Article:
6. A rotor blade assembly for a gas turbine engine, comprising:
a blade portion formed of laid-up ceramic matrix composite (CMC) material having a leading edge and a trailing edge, a pressure side extending between said leading edge and said trailing edge, a suction side opposite said pressure side, said suction side extending between said leading edge and said trailing edge;
a root formed of said laid-up CMC material having a dovetail at a radially inward end;
a shank formed of said laid-up CMC material and integrally with said root, said shank extending from said root and a platform extending circumferentially from said shank;
a platform defined by a plurality of continuous fiber CMC flow path plies extending from forward of said leading edge to aft of said trailing edge;
angel wings formed of continuous fiber CMC angel wing plies, said angel wing plies disposed beneath said plurality of damper retaining plies at a leading edge and a trailing edge, said angel wings extending in a circumferential direction and in an axial direction;
at least one support ply disposed between said flow path plies and said angel wing plies at least one of said leading edge and said and trailing edge and extending axially therebetween defining a damper pocket between said flow path plies and said at least one support ply; and,
a sheet metal damper disposed in said damper pocket.
7. The rotor blade assembly of claim 6, said at least one support ply extending at an angle to an engine axis.
8. The rotor blade assembly of claim 6, said at least one support ply having ends which are curvilinear to allow positioning between said flow path plies and said angel wing plies.
9. The rotor blade assembly of claim 6, said at least one support ply disposed between said flow path plies and said angle wing plies at each of leading edge and said trailing edge.
10. A rotor blade assembly for a gas turbine engine, comprising:
a blade portion formed of laid-up ceramic matrix composite (CMC) material having a leading edge and a trailing edge, a pressure side extending between said leading edge and said trailing edge, a suction side opposite said pressure side, said suction side extending between said leading edge and said trailing edge;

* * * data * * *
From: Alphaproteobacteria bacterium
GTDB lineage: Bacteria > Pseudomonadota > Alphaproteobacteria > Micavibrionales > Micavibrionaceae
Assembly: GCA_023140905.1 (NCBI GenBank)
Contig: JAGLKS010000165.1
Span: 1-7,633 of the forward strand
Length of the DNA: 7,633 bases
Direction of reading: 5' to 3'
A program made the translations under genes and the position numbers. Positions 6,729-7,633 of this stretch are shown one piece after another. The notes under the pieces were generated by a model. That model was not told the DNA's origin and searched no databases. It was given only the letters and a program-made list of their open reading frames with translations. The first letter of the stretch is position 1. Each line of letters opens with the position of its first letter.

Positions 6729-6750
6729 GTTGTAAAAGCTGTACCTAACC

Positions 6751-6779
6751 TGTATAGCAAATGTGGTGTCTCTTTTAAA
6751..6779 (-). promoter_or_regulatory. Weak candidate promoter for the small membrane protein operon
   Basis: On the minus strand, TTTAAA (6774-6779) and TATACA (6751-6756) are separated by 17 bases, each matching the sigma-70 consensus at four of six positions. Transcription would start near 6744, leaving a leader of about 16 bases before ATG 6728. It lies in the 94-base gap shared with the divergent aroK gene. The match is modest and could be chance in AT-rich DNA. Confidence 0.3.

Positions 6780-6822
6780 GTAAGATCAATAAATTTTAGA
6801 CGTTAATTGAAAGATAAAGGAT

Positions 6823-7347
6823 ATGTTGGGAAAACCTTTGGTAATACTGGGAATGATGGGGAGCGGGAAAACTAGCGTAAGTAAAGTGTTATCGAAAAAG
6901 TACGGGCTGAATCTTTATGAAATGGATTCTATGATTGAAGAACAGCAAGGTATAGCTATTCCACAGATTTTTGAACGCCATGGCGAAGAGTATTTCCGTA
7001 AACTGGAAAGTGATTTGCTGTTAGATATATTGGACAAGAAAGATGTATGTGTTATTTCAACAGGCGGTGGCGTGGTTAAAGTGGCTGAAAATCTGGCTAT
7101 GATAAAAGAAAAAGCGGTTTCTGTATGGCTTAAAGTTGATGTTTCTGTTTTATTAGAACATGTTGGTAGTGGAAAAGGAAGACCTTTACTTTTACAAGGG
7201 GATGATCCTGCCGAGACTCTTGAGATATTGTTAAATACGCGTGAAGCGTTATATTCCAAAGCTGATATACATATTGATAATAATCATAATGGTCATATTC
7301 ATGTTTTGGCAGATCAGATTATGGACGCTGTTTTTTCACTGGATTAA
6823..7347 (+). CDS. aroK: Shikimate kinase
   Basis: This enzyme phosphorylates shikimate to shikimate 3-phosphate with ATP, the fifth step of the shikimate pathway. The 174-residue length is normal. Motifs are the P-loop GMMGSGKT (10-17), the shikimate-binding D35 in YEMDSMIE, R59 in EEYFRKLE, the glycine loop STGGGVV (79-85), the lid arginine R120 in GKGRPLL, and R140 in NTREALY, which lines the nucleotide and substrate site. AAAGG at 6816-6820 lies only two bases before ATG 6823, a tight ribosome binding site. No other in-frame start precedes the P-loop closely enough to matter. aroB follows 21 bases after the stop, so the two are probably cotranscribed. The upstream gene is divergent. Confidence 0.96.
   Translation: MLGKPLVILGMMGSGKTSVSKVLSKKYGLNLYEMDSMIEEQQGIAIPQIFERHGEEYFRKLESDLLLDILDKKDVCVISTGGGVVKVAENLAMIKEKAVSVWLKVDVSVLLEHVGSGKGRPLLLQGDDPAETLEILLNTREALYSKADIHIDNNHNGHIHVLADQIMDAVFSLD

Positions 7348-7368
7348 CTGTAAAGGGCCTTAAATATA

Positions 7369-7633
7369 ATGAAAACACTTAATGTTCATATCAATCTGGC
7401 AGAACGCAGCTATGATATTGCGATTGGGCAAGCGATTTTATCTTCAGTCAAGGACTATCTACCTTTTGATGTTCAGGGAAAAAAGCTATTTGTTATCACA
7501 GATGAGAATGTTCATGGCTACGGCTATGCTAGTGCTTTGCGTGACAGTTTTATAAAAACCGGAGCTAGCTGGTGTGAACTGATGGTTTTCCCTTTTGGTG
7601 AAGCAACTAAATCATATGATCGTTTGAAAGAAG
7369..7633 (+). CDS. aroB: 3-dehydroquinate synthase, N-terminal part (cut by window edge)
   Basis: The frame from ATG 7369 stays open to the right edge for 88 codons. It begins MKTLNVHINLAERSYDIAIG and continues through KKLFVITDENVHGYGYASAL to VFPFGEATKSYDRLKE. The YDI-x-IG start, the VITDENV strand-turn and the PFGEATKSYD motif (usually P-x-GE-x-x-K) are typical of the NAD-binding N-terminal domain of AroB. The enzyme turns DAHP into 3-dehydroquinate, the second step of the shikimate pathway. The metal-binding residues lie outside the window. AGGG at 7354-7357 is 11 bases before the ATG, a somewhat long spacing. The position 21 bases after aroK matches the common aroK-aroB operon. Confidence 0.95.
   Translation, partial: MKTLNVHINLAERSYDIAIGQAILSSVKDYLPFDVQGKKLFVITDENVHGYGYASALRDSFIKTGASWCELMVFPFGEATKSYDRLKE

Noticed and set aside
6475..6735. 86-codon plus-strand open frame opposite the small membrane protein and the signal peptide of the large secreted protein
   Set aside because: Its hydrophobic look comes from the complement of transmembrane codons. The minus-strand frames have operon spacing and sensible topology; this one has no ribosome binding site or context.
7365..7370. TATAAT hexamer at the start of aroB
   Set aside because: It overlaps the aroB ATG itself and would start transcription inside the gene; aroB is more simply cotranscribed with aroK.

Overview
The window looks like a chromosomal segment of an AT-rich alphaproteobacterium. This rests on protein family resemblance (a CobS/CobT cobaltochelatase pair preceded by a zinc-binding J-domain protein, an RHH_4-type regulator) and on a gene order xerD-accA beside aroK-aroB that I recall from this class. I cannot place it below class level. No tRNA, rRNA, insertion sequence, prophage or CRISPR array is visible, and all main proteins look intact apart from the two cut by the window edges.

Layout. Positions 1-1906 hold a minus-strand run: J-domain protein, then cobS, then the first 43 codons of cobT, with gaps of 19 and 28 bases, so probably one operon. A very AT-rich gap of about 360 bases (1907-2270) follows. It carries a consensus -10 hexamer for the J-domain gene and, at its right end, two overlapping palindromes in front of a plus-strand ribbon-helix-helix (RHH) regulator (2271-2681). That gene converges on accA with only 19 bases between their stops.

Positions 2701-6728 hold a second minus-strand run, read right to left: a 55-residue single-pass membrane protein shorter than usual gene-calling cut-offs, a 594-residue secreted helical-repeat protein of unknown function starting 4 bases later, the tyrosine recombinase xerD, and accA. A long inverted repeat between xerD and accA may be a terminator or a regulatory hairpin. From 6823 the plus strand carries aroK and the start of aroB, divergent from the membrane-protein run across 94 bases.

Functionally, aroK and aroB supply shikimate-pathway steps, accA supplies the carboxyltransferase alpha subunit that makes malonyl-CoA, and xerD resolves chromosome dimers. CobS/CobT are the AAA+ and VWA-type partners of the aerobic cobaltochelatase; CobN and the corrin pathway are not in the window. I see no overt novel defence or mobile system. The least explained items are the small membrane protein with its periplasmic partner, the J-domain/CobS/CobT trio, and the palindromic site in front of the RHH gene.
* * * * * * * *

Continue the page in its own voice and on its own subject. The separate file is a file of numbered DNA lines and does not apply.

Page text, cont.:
a root formed of said laid-up ceramic matrix composite (CMC) material having a dovetail at a radially inward end;
a shank formed of said laid-up CMC material and integrally with said root, said shank extending from said root and a platform extending circumferentially from said shank;
a plurality of continuous fiber damper retaining plies of said CMC material, said plurality of damper retaining plies extending from said root to said platform, said plurality of continuous fiber damper retaining plies extending upwardly and turning outward in the circumferential direction;
angel wings formed of laid-up continuous fiber CMC angel wing plies, said angel wing plies disposed beneath said plurality of damper retaining plies and into said damper retaining plies at a leading edge and a trailing edge, said angel wings extending in a circumferential direction and in an axial direction;
retaining tabs formed of a plurality of laid-up CMC retaining tab plies formed near said leading edge and said trailing edge of said pressure side and said suction side, said retaining tabs being positioned axially inward of said angel wings and extending radially outward and having at least one ply extending therebetween;
an upper end of said damper retaining plies and said retaining tabs forming a damper pocket near said leading edge and said trailing edge; and,
a sheet metal damper disposed in said damper pocket.
11. The rotor blade assembly of claim 10, said retaining tabs further comprising said plurality of laid-up CMC retaining tab plies extending in a direction between said leading edge and a direction of said trailing edge from between said angel wing plies and at least one flow path ply.
12. The rotor blade assembly according to claim 1,
wherein said lower at least one ply extends between said leading edge and said trailing edge.
13. The rotor blade assembly according to claim 12, further comprising:
a c-shaped at least one ply located within said damper pocket between said upper at least one ply and said lower at least one ply.
14. The rotor blade assembly according to claim 13, further comprising:
a sheet metal damper disposed in said damper pocket and between ends of said c-shaped at least one ply.
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US10577939B2 (en) * 2016-11-01 2020-03-03 Rolls-Royce Corporation Turbine blade with three-dimensional CMC construction elements
US10584600B2 (en) * 2017-06-14 2020-03-10 General Electric Company Ceramic matrix composite (CMC) blade and method of making a CMC blade

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WO2015080781A2 (en) 2015-06-04
CA2922760A1 (en) 2015-06-04
US10202853B2 (en) 2019-02-12
JP6240786B2 (en) 2017-11-29
WO2015080781A3 (en) 2015-07-23
CA2922760C (en) 2018-10-09
CN105518255A (en) 2016-04-20
CN105518255B (en) 2018-06-08
JP2016531240A (en) 2016-10-06